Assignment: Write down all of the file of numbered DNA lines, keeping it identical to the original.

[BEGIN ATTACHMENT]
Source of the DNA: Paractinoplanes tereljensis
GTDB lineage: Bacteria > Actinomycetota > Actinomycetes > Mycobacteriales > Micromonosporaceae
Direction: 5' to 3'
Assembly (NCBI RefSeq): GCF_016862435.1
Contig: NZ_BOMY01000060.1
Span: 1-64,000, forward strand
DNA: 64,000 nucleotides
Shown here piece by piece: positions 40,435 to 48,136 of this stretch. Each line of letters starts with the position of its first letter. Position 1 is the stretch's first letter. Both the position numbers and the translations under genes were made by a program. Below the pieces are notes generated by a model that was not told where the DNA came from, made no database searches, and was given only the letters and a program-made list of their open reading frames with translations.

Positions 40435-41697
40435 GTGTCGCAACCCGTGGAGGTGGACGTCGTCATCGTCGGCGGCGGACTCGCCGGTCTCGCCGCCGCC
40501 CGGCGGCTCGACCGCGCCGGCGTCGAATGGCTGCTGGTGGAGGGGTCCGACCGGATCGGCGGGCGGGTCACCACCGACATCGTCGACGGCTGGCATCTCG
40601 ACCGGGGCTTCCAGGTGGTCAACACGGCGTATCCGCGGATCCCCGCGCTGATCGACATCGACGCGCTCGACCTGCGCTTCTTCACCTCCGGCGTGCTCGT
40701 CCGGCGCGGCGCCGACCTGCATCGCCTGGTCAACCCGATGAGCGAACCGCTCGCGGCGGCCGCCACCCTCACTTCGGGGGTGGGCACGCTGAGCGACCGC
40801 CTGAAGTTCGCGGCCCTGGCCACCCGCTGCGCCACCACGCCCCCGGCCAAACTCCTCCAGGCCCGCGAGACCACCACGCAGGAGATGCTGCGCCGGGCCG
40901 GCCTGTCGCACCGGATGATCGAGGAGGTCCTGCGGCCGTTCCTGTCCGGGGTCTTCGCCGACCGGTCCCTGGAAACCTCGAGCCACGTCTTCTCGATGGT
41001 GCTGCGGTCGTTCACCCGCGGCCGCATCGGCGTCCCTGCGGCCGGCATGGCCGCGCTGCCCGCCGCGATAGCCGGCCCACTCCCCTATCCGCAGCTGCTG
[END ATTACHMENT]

Source of the DNA: Paractinoplanes tereljensis
GTDB lineage: Bacteria > Actinomycetota > Actinomycetes > Mycobacteriales > Micromonosporaceae
Direction: 5' to 3'
Assembly (NCBI RefSeq): GCF_016862435.1
Contig: NZ_BOMY01000060.1
Span: 1-64,000, forward strand
DNA: 64,000 nucleotides
Shown here piece by piece: positions 40,435 to 48,136 of this stretch. Each line of letters starts with the position of its first letter. Position 1 is the stretch's first letter. Both the position numbers and the translations under genes were made by a program. Below the pieces are notes generated by a model that was not told where the DNA came from, made no database searches, and was given only the letters and a program-made list of their open reading frames with translations.

Positions 40435-41697
40435 GTGTCGCAACCCGTGGAGGTGGACGTCGTCATCGTCGGCGGCGGACTCGCCGGTCTCGCCGCCGCC
40501 CGGCGGCTCGACCGCGCCGGCGTCGAATGGCTGCTGGTGGAGGGGTCCGACCGGATCGGCGGGCGGGTCACCACCGACATCGTCGACGGCTGGCATCTCG
40601 ACCGGGGCTTCCAGGTGGTCAACACGGCGTATCCGCGGATCCCCGCGCTGATCGACATCGACGCGCTCGACCTGCGCTTCTTCACCTCCGGCGTGCTCGT
40701 CCGGCGCGGCGCCGACCTGCATCGCCTGGTCAACCCGATGAGCGAACCGCTCGCGGCGGCCGCCACCCTCACTTCGGGGGTGGGCACGCTGAGCGACCGC
40801 CTGAAGTTCGCGGCCCTGGCCACCCGCTGCGCCACCACGCCCCCGGCCAAACTCCTCCAGGCCCGCGAGACCACCACGCAGGAGATGCTGCGCCGGGCCG
40901 GCCTGTCGCACCGGATGATCGAGGAGGTCCTGCGGCCGTTCCTGTCCGGGGTCTTCGCCGACCGGTCCCTGGAAACCTCGAGCCACGTCTTCTCGATGGT
41001 GCTGCGGTCGTTCACCCGCGGCCGCATCGGCGTCCCTGCGGCCGGCATGGCCGCGCTGCCCGCCGCGATAGCCGGCCCACTCCCCTATCCGCAGCTGCTG